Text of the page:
Getting a grant is becoming an increasingly competitive process and indeed grants writing is becoming an art in itself so here are some tips to help you in your quest.
Give Yourself Time
Do not underestimate the time it will take to properly put a grant application together. People still seem to leave it to the last couple of days before closing dates and it often shows in the application. With the luxury of time you can actually complete the application early and leave a few days before going back and apply a very critical eye as if you were assessing the application.
Is it the Right Grant?
Don’t waste your time! If your organisation doesn’t have the right legal status, or your project doesn’t fit the guidelines, don’t bother sending it in ‘just in case’. Applying for grants takes a lot of time and energy. Before you embark on an application, read through the guidelines and talk to someone in the funding organisation to make sure the grant you are applying for is appropriate for your project.
Do Your Homework
There are two things you should do before even starting with your application. First go through the list of successful applicants from the previous year or so which are usually available. This will give you a very good fell of the types of the projects being approved. Then read any assessments guides that have been provided from previous years. If they stress certain things you can be sure they will be looking for those again or they will note changes that have been made. If you have previously applied do not simply use your previous application without checking whether the criteria have changed.
What are they looking for?
Find out what you can not only about the grant but the funding organisation. Look at the organisation’s website, printed material they publish and talk to them on the phone. What are their key objectives, mission statement or future strategies? It is important that you can identify how your project will fulfil these objectives. Think of this as an application for a job. If the employer advertises for an office manager to fulfil their mission, you wouldn’t write offering your services as an engineer. The same applies to a funder looking for a project; they want a project that fits smoothly into their activities and helps it fulfil its mission.
Is your pitch right- what’s going to sell your project?
Focus on the solution not the problem and how to achieve it. Brainstorm the important factors of your project to sell it to someone with little knowledge of it or your organisation. How will it stand out from the crowd, what’s so special about your project, why should it be funded over many others? Start from the proposition, “We need to do this work which will provide immense benefit to the community, and we need money to do that.”
Be succinct- sell it in the first line!
Keep it short. The person or people reading your submission may be reading dozens or even hundreds of them and if yours is informative and concise it will stand out and be appreciated. You need to attract their attention in the first line of the application or the project summary. It is also important to get your message across clearly with as few words as possible. It needs to be quick and easy for the grant body to understand what you need and why you need it. If there is a word limit stick to it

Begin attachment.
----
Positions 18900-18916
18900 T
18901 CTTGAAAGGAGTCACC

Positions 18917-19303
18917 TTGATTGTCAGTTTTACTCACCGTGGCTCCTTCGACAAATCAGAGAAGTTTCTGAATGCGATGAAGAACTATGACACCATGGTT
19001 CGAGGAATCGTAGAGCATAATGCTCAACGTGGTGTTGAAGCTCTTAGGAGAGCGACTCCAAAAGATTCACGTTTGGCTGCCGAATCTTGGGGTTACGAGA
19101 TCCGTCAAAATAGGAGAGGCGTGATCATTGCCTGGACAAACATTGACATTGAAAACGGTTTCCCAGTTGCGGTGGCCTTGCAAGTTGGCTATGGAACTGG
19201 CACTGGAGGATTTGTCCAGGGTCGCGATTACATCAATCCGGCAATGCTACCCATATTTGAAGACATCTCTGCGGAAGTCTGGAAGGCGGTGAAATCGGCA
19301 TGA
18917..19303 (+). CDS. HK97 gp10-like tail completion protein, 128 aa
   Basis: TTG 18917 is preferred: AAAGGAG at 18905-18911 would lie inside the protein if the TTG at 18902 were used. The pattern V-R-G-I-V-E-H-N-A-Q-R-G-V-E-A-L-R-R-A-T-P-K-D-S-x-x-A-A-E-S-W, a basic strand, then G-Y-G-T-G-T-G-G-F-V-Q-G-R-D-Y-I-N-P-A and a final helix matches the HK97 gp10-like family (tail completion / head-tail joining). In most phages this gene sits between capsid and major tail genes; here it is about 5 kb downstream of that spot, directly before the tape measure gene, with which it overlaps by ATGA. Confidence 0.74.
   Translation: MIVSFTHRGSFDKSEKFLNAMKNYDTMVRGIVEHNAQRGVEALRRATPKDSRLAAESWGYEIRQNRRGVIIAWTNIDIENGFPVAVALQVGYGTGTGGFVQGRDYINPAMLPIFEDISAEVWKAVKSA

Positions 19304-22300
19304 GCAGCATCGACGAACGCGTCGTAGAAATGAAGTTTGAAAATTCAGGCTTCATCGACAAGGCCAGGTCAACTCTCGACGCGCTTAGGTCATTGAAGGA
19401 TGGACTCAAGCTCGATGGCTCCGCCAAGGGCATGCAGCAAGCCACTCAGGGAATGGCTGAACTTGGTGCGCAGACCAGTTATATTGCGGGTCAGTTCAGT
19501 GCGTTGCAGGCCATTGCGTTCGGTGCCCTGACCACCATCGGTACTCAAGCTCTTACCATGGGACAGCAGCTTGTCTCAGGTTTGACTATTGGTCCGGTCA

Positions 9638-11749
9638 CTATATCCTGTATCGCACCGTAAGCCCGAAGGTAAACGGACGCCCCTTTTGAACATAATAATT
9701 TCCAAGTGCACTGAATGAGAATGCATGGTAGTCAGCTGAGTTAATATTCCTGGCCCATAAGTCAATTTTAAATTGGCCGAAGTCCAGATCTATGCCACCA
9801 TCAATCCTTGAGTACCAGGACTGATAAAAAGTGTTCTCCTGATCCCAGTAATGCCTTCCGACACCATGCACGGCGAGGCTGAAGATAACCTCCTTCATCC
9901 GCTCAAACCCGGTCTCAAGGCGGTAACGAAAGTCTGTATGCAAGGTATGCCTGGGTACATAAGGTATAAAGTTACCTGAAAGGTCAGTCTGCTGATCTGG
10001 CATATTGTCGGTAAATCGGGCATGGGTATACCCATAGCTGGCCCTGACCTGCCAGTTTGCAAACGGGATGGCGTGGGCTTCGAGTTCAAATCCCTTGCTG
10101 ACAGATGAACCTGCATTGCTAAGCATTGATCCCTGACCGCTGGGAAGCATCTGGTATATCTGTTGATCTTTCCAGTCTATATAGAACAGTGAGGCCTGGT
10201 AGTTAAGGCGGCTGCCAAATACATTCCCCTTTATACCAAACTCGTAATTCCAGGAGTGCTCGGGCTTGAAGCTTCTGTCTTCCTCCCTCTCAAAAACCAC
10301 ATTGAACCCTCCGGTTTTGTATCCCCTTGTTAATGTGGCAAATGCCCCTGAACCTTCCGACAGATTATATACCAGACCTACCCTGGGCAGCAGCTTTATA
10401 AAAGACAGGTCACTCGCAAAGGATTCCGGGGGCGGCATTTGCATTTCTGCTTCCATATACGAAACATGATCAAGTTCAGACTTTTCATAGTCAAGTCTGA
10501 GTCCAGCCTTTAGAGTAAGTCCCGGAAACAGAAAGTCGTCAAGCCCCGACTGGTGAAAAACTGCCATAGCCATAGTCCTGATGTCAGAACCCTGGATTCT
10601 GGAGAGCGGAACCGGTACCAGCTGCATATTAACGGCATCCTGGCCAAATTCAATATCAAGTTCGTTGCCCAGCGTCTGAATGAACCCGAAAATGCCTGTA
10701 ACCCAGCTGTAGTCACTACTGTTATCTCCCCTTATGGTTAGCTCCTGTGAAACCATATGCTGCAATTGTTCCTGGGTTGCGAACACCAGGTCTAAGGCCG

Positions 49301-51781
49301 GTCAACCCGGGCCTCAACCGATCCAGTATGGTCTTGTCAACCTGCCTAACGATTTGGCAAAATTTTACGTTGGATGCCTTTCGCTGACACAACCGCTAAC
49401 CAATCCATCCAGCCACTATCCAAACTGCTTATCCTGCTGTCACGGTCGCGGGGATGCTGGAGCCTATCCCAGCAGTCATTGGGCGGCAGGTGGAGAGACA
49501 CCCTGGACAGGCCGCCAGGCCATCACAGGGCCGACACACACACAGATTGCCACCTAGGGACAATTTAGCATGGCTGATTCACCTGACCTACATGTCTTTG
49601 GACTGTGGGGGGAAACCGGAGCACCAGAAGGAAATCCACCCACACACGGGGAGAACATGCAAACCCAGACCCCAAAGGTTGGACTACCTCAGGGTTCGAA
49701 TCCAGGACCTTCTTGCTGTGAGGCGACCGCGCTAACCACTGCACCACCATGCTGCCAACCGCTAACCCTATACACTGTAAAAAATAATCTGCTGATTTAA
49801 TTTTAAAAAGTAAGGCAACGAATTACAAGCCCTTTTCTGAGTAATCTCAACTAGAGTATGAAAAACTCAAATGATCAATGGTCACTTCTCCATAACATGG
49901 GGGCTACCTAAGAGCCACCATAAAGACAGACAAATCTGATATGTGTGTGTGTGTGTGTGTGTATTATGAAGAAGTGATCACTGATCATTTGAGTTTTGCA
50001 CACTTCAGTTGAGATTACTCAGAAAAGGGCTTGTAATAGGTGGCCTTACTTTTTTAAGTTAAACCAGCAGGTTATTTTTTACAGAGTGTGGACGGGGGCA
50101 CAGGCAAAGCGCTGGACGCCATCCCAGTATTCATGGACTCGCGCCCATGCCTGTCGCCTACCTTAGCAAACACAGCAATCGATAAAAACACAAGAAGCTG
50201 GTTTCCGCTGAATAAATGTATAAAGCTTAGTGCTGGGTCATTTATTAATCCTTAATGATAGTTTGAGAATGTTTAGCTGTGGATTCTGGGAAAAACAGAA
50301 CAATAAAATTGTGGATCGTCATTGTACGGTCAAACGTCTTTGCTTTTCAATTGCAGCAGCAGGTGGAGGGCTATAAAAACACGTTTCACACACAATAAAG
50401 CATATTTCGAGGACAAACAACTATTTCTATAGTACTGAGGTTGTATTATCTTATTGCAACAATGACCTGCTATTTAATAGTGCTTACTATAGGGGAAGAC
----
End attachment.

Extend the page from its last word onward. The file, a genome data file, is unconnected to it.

Many grant applications can now only be done online. Download a word document and do your drafts separate to the online process and do not do the actual application until you are really happy with its content. Again do not leave until the last minute especially if it is a grant with the potential for many applicants trying to go online at the last minute.
Who is going to manage the project?
You need to be clear about how the project is to be managed from the outset. Not only will this make the grant body more confident in your organisation’s management ability but it will make the internal management of the project much smoother.
What credibility do you have?
Many grant applications have a number of questions about constitutions, annual reports, previous or current grants. These questions help the funding body to understand how you operate and have confidence that you will be able to manage the project successfully. If you can’t provide requested information explain why rather than leave it hanging in the air.
Can you collaborate?
Funding bodies want to see their funds spread as far as possible. If you can show that through collaboration/partnership the funding will be able to assist several organisations, this is generally very well received. Look to other artists or community groups to work and remember these may not need to be arts related.
Letters of Support
The request for letters of support has become more important in recent years in determining grant applications and is a matter often emphasised in assessment reviews as poorly done. Do not treat this as a minor request but think laterally as to how widely the benefits of your project may impact and get letters from all who may be involved or benefit.